Beautiful cut flower arrangements require just three elements.
As an example, we created the arrangement shown here, which consists of 'Piedmont Gold' hosta, 'Tropicana' rose, and 'Navigator' penstemon.
The instructions below explain how you can create an infinite variety of arrangements using three simple elements.
Start with several stems of filler. They not only fill in with color but hold blooms in place. Florists often use fern leaves and baby's breath to do this job. Here, large, smooth hosta leaves form both a base and a background.
Add a focal point. This is the element that makes you go ahh! Often focal points are the largest blooms with a commanding shape or color. An odd number of these flowers or leaves creates the most pleasing combination.
Add the accent. Usually smaller than the focal point, an accent plays a complementary role. Look for a flower or leaf that has a texture, shape, or color different from your filler or your focal point.
As a filler, fennel leaves (Foeniculum officianalis) add an airy touch to the strong bright pink zinnia focal point. White and pink snapdragons (Antirrhinum majus) add height and structure to this early summer bouquet.
Clear, vibrant colors come together in a dazzling posy of hot hues. Goldenrod (Solidago spp.) stems lay a foundation for the cheerful yellow Helianthus focal point. Miniature zinnia accents in brilliant vermillion provide the finishing touch.
Few flowers radiate instant charm like a sunflower (Helianthus annus). Smaller-bloomed varieties such as this 'Paul Bunyan' are excellent cut-flower focal points. Here, we've accented with complementary-colored deep purple butterfly bush (Buddleia davidii 'Black Knight'). Finely textured white cleome (Cleome hassleriana) creates a striking contrast as a filler.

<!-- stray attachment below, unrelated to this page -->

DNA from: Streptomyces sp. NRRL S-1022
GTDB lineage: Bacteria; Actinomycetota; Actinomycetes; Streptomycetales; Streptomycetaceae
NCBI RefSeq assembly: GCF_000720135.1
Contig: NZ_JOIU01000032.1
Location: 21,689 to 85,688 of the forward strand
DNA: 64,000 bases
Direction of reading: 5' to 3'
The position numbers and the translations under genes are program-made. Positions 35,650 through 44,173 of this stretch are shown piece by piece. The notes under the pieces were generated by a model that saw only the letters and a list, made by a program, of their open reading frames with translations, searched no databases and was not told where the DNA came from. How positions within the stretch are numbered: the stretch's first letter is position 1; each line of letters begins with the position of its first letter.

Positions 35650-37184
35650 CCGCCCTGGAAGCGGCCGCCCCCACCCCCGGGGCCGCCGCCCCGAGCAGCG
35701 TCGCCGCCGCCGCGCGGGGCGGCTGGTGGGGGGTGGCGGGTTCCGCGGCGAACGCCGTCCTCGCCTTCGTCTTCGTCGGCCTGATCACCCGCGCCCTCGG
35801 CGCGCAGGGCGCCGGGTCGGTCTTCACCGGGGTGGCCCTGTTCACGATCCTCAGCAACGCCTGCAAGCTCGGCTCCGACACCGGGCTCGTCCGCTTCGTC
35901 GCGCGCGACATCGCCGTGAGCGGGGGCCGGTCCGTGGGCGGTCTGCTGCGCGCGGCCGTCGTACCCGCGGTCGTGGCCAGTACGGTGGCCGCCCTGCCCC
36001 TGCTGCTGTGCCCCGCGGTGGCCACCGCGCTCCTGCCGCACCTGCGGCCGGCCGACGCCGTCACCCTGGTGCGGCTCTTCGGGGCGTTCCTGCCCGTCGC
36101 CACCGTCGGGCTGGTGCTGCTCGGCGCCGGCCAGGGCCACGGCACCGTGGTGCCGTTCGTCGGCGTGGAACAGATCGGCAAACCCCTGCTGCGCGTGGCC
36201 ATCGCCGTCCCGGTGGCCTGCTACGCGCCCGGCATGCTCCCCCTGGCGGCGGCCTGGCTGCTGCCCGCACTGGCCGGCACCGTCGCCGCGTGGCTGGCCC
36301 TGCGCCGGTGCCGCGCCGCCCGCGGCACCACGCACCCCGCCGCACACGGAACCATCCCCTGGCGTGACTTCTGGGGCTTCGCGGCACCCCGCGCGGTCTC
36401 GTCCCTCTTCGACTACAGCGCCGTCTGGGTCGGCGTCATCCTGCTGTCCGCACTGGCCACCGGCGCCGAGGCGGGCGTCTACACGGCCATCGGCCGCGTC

1. Start clean. Before adding stems to your vase, snip off anything that will be in the water that isn't a stem. Leaves and flower buds rot quickly underwater, producing an odor and sapping resources from your blooms and foliage.
2. Snip daily. At each water change, use a sharp knife to cut 1/2 to 1 inch off the base of each stem. This allows the stem to immediately draw fresh water. Cut at an angle so there's a larger surface area in contact with the water.
3. Keep it fresh. As quickly as overnight, the water in your vase can turn sour. Change the water daily, and add a pinch of floral preservative (available from your local florist) to the water to provide nutrients to the blooms and retard algae growth in the water.
Once you've learned the basics of making cut flower bouquets, use the simple tips below to get the most from your cut flowers.